I’m a big believer in DRY – Don’t Repeat Yourself – in software.
While I try hard to practice this in the code for the Bag of Tricks (BOT), until recently I’ve ignored my project files.
VS handles that, right?
It turns out there is a lot of duplication in proj files. Every one defines constants and output paths. If you’re using Code Contracts, you get a bunch of contract properties all over – sometimes differing in inexplicable ways between debug and release.
I got sick of it. I cleaned it up.
- BuildShared.targets – Shared state across every project. Warning levels, shared build constants, even output path.
- This is great. If I want to change the location of obj and bin, I just change one file now. Super nice.
- Contracts.targets – This defines all of the Code Contracts build parameters.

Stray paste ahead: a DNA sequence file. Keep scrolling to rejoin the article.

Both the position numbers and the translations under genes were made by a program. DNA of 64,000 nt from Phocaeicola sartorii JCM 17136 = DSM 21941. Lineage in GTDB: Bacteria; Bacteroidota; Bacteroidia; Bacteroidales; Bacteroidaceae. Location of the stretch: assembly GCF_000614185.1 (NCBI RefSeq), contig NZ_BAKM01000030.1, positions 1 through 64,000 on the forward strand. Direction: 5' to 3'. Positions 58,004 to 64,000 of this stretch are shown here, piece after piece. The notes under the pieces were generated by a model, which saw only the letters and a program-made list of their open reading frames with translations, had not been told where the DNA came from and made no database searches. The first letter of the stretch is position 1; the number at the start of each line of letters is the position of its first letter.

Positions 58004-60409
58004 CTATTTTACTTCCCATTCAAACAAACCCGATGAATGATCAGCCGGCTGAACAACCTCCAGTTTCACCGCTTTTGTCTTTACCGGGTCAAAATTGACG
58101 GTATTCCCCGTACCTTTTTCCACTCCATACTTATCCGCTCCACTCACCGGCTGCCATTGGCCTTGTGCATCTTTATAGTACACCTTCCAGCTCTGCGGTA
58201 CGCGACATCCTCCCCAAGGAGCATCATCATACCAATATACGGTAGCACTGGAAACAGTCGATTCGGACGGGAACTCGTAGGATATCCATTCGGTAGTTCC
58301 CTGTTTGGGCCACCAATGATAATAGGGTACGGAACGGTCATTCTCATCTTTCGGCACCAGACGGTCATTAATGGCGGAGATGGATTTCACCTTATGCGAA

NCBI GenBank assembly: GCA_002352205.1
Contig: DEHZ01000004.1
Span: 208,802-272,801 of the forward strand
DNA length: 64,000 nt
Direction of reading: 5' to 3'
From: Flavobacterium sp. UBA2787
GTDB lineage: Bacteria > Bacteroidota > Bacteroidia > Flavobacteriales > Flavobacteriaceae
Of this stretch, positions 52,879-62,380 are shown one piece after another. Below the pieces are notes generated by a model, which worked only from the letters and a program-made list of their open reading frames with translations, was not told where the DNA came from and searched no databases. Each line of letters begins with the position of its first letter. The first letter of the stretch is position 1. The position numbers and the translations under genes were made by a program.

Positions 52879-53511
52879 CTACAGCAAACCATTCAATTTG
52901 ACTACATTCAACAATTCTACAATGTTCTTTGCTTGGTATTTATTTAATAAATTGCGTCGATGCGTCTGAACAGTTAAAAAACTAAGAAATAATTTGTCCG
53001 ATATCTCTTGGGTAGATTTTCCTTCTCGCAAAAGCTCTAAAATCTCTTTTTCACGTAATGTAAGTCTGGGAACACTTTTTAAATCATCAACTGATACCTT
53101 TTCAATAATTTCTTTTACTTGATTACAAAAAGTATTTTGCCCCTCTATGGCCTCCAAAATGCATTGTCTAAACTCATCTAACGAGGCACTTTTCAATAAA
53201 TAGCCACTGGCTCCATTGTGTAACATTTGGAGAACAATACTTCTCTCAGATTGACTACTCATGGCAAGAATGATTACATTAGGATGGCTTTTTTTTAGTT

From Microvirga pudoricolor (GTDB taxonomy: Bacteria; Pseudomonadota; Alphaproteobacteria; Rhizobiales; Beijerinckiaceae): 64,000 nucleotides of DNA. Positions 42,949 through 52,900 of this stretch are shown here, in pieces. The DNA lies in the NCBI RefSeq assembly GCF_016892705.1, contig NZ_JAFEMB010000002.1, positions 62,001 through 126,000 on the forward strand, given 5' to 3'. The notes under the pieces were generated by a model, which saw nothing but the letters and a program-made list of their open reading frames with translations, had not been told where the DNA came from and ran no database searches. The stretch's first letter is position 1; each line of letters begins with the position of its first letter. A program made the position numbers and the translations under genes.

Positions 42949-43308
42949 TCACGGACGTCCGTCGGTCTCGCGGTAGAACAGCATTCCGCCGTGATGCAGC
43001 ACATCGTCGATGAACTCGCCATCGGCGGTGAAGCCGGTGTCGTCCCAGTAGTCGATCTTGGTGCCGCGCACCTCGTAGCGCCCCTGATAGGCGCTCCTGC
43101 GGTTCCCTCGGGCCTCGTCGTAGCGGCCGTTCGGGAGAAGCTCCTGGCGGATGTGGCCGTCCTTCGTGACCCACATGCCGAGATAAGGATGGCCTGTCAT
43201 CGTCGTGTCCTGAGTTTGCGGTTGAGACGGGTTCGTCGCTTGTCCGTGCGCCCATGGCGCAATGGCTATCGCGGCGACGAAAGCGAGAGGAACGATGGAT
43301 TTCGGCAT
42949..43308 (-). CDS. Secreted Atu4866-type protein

- WPF4, SL4, WP7.targets – Common code for a given platform. Things like target framework, framework profile, etc. (WPF and SL include Contracts, Phone dosen’t.)
- Now each proj file includes the associated platform proj file and just sets project-specific properties.
- Guids, OutputType (library or exe), root namespace, assembly name, etc.
The downside: if you go hack specific properties via VS, you’ll add a bunch of one-off changes to individual proj files.
…but this is why we use source control, right? I can look at the diffs and ask: are these changes I want to share across projects or things I can just throw-away?
And having all of the shared noise in another place makes parsing the proj file a lot faster.
Take a look at the code. All of the targets are in PixelLab.Common\_targets. (Yeah, a weird place. I’ll explain later.)